I have always found motherhood to be a mix of joys and challenges. I could gaze at any one of my newborn babies for hours, marveling at their perfection, and I have been out of my mind with frustration trying to deal with the meltdown of one child, while being hammered with the demands or needs of other children at the same time. If gold is refined by fire, then so are mothers.
But as I have grown in motherhood, my vocation has penetrated and transformed me on a deeper level yet. Most of my life, my image of a loving family has been something rather Pinterest-y – a warm, tasteful home, smiling, beautiful parents, happy children. And my image of myself as a successful mom has been one of smiling pride as I watch my children flourish and do well, maybe even win an award or honor here and there. Of course, that image includes children who meet society’s expectations for success in terms of the way they look, think, and behave.
It is easy to say that you will love your children no matter what when your kids are young, and that you won’t compare them to their peers in their achievements. (I for one, honestly never cared who talked or walked first). But as my kids have gotten older, I have been amazed at just how hard these things have become. My perfect case-in-point is that when my two oldest children were young, they were bright and ready for school. In their earliest years, it seemed like they always won some nice award at the end-of-the-year school ceremony. I didn’t think I overly cared. In fact, I hardly felt like I cared much at all, that is until the first year when neither of them won anything. I was a little horrified to discover that I cared A LOT that they didn’t win. Of course, I didn’t run around making a scene, and I am sure I didn’t say a word to anyone else, but I discovered that it was a lot easier to “not care” what award my kid won as long as he was winning a top award! Ugh, kind of embarrassing.
I wish I could say that was the one and only time I have wrestled with disappointment when I have not been able to puff up with pride at my child’s accomplishments, looks, or charm, but not so. In fact, many times I asked myself in frustration, “Why do I care so much?” One day I was asking myself that exact question while I was looking in disappointment at my son’s very average grades. I felt a familiar frustration that he didn’t study more or try harder to be more competitive in his class. In asking myself why I cared so much, I answered, “It’s for his own good.” But I thought about it more and realized that unlike a lot of his peers, my son didn’t express angst over his workload and/or grades. Would he benefit from additional pressure in those areas? He goes to a competitive school, and so his “average” grades were still strong enough for him to get into a good college, maybe even with some scholarship money. I thought about my question again and about how awesome it would feel for me to watch my son graduate with high honors. I realized that I wanted those high grades for me. I wanted the pride of being the mom of the boy at the top of the heap. I can honestly say that when I was able to see and to admit the true origin of why my son’s grades bothered me, the sting of the report card left. Instead, I was thankful for the moment of interior growth I’d just had and for a healthy, balanced, and smart son.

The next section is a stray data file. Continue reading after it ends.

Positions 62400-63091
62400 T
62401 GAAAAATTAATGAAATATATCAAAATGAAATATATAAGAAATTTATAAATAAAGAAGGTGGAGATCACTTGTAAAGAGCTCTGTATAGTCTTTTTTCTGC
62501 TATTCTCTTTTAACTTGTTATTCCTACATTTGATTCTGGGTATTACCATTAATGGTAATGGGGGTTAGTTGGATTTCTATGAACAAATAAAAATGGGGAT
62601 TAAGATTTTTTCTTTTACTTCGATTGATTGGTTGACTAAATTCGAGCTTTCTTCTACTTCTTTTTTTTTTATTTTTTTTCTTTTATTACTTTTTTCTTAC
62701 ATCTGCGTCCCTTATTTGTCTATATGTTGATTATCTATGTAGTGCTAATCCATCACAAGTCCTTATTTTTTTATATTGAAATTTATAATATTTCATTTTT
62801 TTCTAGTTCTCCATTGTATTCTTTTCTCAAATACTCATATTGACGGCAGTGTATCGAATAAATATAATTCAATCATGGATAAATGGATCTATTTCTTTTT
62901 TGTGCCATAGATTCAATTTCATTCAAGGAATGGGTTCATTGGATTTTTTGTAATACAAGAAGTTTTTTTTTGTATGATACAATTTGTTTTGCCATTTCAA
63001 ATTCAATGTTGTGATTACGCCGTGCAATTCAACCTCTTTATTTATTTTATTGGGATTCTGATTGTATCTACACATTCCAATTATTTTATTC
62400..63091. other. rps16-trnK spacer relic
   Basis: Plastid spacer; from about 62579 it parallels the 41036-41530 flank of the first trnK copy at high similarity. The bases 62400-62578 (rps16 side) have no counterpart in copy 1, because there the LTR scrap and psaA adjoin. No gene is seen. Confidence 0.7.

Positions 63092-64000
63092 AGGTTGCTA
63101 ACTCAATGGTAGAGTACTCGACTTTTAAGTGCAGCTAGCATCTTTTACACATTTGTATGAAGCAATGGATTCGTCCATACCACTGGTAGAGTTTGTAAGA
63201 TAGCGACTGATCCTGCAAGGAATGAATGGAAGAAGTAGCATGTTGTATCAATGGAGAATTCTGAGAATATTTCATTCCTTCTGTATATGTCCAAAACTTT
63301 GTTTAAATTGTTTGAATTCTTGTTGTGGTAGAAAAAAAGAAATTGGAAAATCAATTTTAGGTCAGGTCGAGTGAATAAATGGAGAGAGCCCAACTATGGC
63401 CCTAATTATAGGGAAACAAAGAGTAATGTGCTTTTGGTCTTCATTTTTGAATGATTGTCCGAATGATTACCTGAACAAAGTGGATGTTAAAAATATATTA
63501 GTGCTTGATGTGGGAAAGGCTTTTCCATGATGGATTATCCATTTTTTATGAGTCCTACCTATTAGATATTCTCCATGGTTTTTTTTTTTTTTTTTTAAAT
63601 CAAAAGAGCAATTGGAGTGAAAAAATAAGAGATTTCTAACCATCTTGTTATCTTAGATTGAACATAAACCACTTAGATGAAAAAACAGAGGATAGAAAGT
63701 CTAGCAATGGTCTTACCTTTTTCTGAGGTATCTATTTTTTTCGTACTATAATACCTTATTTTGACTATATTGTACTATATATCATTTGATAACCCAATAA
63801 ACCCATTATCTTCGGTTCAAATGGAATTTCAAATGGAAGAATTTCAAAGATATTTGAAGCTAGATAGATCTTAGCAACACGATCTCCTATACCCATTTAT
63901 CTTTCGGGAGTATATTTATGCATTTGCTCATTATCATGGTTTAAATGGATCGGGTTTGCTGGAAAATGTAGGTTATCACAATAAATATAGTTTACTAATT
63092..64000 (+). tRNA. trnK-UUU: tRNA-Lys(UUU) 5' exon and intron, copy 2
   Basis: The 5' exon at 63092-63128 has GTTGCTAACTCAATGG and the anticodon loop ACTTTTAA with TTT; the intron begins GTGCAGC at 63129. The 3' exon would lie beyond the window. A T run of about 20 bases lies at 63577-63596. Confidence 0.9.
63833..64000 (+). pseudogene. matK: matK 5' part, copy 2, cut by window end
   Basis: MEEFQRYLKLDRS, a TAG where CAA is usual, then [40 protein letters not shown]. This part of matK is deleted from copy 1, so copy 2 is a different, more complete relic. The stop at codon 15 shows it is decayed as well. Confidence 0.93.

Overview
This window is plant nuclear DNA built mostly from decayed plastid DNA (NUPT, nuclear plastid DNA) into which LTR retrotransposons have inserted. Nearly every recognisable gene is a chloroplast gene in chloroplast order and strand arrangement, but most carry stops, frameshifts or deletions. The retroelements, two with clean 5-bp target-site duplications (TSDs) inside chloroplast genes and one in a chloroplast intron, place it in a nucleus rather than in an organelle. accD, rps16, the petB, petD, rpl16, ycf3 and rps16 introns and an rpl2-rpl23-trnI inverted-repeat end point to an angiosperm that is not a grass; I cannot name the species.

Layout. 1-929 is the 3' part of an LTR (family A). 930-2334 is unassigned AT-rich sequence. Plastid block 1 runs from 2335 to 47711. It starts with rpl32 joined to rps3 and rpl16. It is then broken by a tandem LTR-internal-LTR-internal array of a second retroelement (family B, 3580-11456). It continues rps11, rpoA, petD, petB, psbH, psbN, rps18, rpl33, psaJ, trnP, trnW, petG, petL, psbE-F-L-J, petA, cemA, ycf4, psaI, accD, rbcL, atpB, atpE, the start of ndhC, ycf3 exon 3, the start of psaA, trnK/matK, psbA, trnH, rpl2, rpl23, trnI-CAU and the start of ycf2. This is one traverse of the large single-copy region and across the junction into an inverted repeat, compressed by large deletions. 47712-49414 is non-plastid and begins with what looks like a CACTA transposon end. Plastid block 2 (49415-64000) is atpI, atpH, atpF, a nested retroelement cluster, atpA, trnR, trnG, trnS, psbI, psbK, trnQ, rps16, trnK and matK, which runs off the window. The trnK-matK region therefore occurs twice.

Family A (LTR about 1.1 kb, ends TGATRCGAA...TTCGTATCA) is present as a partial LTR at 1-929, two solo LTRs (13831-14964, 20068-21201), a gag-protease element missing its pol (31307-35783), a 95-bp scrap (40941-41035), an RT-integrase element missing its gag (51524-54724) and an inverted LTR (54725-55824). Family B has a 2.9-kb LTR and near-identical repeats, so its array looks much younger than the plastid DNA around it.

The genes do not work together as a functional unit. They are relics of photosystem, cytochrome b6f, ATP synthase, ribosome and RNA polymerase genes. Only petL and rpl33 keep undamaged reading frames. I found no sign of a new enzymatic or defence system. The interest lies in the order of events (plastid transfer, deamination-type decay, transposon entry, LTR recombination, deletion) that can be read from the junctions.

I’ve had many chances since then to take that reflection further and put it into action. I have become convinced that in the moments of asking myself, “What is my motive? Am I seeking my own fulfillment or the good of my child?” I am undergoing a precious transformation via motherhood – I am learning what it really means to love. I have long heard that the Trinity exists in a continual outpouring of love between Father, Son, and Holy Spirit. As such, love is about giving. A mother’s love is not measured by the pride she feels at the accomplishments of her children. It is measured by the degree to which she is working for the good for her child, especially when that child is not currently bringing her pride or joy.
I am not a perfect mother, but the more I think like this, the more I am able to distinguish between my own desires to feel proud and satisfied by my children, and what it means to be their mom. That is, to be at their back, patiently guiding, correcting, and advocating for them. In doing so, I’m becoming less the mom who rants and throws up my hands in despair, and more the mom who stands her ground and knows her mission. This is not a mom who needs her kids for her well-being or validation. I want a relationship with my children that brings me joy, but it’s been a huge revolution for me to shift from that as focus, to something that is almost irrelevant, compared to my job of helping my children thrive no matter how much joy they are bringing me at any given moment.
The more I see my vocation in these terms, the more I am convicted that I am learning what it really means to be a mom. This conviction is stronger and deeper than the fleeting, transitory highs I used to crave and by which I gauged my children and myself. I am learning that the origin of love is not in feelings, but in giving, and thus, my story of motherhood is a true love story.
this is such a timely lesson for mothering teens (and all my kids).
Thanks for writing this as an encouragement for all of us mothers seeking to love for the good of the other.